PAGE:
Yoga 4 Classrooms®

Tools for learning. Lessons for life.

Y4C Research: 

Effects of Classroom-Based Yoga Intervention on Stress and Attention in 2nd and 3rd Grade Students

The study was designed to determine the effects of a classroom yoga and mindfulness program on students’ physiological stress, perceived behavior and attention.

The scientific manuscript has been submitted for publication (Butzer et al. (in submission). Effects of a Classroom-Based Yoga Intervention on Cortisol and Perceived Behavior in Second- and Third- Grade Students: A Pilot Study).

The results were presented at the research symposium session of the 2014 Bridging the Hearts and Minds of Youth Conference in San Diego on February 7th 2014.

The poster with the study's results was presented at the Symposium for Yoga Research (SYR) organized by the International Association of Yoga Therapists on June 11-13, 2013 in Boston, MA. You can view the scientific poster here.

The abstract for our pilot/feasibility study was published in the Final Program Guide and Abstracts for IAYT's Symposium on Yoga Research (SYR) in September, 2011.

Study Highlights:

Preliminary data showed that the perceived improvements after the 10-week yoga intervention, as assessed by the teachers’ surveys, were the ability to deal with stress/anxiety, emotional well-being, attention span, ability to stay on task, ability to concentrate, respect for self/others, and ability to adjust attitude. Based on these perceived outcomes, the research team set out the following study objectives:

•    to examine physiological changes (markers of immune function and stress levels) that may occur as a result of the yoga intervention
•    to examine changes in attention
•    to assess teachers’ perceptions of the Y4C program’s effects on students’ cognitive, social and emotional skills

Pilot Study design:

  • Two randomly assigned classrooms (one second- and one third-grade) at an elementary school in Maine.
  • 18 second graders; 20 third graders.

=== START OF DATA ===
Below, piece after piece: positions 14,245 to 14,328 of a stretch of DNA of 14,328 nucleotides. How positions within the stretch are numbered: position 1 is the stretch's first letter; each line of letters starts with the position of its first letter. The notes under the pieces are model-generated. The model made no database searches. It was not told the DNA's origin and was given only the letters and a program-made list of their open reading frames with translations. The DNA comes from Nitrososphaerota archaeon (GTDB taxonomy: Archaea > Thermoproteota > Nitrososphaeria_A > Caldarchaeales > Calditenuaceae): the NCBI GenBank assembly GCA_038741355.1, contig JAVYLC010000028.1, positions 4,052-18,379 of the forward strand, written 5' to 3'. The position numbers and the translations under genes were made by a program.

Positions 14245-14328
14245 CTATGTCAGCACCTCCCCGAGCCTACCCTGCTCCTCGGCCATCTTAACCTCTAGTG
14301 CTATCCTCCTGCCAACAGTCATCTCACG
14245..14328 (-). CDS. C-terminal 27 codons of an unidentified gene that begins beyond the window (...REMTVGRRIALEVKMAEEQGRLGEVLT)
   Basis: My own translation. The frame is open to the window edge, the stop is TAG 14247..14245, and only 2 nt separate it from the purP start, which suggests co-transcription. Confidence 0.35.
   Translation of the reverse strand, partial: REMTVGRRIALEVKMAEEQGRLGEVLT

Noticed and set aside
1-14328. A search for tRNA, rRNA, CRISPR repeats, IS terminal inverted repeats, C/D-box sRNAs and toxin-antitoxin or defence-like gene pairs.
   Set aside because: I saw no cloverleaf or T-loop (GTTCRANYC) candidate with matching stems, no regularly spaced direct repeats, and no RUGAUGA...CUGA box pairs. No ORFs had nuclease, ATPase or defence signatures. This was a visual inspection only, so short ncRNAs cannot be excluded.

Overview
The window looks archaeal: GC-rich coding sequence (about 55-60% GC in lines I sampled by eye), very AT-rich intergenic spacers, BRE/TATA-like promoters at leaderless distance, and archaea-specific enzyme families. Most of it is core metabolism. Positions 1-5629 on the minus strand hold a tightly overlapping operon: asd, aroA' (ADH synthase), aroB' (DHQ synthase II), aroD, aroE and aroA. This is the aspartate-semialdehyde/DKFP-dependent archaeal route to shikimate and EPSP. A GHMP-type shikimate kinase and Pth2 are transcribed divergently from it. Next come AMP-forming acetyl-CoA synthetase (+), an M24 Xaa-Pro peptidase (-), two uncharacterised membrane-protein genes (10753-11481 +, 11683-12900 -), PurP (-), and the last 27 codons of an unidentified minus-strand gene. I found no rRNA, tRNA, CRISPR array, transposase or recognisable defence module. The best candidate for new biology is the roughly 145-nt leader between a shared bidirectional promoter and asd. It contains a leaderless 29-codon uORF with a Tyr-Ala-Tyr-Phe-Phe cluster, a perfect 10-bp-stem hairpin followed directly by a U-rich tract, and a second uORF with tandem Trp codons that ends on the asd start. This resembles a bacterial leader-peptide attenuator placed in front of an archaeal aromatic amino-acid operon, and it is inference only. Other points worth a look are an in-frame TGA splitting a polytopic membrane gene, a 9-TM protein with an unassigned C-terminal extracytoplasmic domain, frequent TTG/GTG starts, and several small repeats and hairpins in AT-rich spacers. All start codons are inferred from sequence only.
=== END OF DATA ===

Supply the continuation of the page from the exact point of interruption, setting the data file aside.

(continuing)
• Both classrooms received the Yoga 4 Classrooms® (Y4C) intervention for 10 weeks
  • Measures: salivary cortisol, attention network test, teacher surveys

RESULTS:
PHYSIOLOGICAL STRESS: Salivary Cortisol

Both second and third graders also showed a significant decrease in cortisol from before to after the ANT-C at Weeks 1 and 10.

However, neither grade showed additional decreases in cortisol from before to after a single yoga class at Week 1 or Week 10.



PERCEIVED BEHAVIOR: Teacher surveys

Teachers reported an improvement in the following characteristics that were significant regardless of grade (both second & third graders improved):

-ability to be in control of behavior
-ability to manage anger
-creativity

Overall improvements in 2nd  and 3rd graders (statistical interaction effect of time and grade) in:

-social interaction
-attention span
-ability to concentrate on work
-ability to stay on task
-academic performance
-ability to deal with stress/anxiety
-confidence and self esteem


Summary of Findings:

  • No acute effect of a single yoga class on cortisol concentrations in second or third graders.
  • Second graders did, however, show a longitudinal effect in which baseline levels of cortisol significantly decreased from before to after the entire 10-week intervention.
  • Second and third graders also both showed significant decreases in cortisol from before to after the ANT-C cognitive task.
  • Second graders generally exhibited more perceived behavioral changes than third graders.


As with any study, there are limitations and the need for further tests and analyses. Because of the pilot study design, these results do not allow us to attribute the changes in stress response or other characteristics to the yoga classes specifically, although they do show the possibility of longitudinal effect of yoga on children’s stress levels, and their ability to self-regulate. Due to lack control group, these differences may be attributed to the student’s maturity level, the activity level of the students, class dynamics, and the willingness of the students to learn. Nevertheless, this study is important as it suggest that a long-term practice of mind-body skills positively impacts the stress levels of students, especially at a younger age.

We are looking forward to the follow-up study that will address some of these limitations.

We want to thank Dr. Danielle Day, Dr. Adam Potts from University of Massachusetts- Lowell and their research team for conducting the study, as well as Dr. Sat Bir Khalsa and Dr. Bethany Butzer at Harvard Medical School/ Brigham and Woman's Hospital, for preparing the scientific publication of the study results.

Many thanks to the students and teachers of the Horace Mitchell Elementary School in Kittery, ME and Principal David Foster for their support and enthusiasm in conducting this study, as well as our lead Yoga 4 Classrooms Trainer Sharon Trull for facilitating the program's implementation in the school and assistance with the research.

I like taking yoga breaks because I can focus and concentrate better afterwards.

–A.G., Grade 3 Student

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